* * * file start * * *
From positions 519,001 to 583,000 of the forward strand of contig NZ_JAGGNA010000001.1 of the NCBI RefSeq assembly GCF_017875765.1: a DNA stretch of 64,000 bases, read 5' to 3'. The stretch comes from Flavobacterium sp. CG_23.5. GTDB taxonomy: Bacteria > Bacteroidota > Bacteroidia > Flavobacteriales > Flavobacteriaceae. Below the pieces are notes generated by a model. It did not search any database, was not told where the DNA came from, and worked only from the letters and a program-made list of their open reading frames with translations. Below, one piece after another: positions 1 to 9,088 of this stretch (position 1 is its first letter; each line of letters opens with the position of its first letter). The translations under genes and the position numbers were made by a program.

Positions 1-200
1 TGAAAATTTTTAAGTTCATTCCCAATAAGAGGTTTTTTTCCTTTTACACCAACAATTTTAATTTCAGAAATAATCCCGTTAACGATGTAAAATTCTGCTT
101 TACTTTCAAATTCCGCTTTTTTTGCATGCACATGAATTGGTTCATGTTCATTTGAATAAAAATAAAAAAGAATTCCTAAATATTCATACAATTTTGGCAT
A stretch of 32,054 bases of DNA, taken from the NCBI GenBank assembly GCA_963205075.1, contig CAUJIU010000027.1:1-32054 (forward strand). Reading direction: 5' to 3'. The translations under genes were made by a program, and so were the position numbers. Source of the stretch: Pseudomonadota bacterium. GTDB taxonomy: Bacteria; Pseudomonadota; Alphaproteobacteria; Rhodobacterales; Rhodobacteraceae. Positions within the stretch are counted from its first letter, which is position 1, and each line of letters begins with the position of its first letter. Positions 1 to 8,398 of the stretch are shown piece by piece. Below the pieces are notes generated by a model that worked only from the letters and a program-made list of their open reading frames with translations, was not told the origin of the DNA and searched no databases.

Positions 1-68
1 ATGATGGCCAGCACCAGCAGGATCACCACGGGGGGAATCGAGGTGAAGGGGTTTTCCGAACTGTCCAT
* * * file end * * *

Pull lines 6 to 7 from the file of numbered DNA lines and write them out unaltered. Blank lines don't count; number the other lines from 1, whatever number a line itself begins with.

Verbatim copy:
Positions 1-68
1 ATGATGGCCAGCACCAGCAGGATCACCACGGGGGGAATCGAGGTGAAGGGGTTTTCCGAACTGTCCAT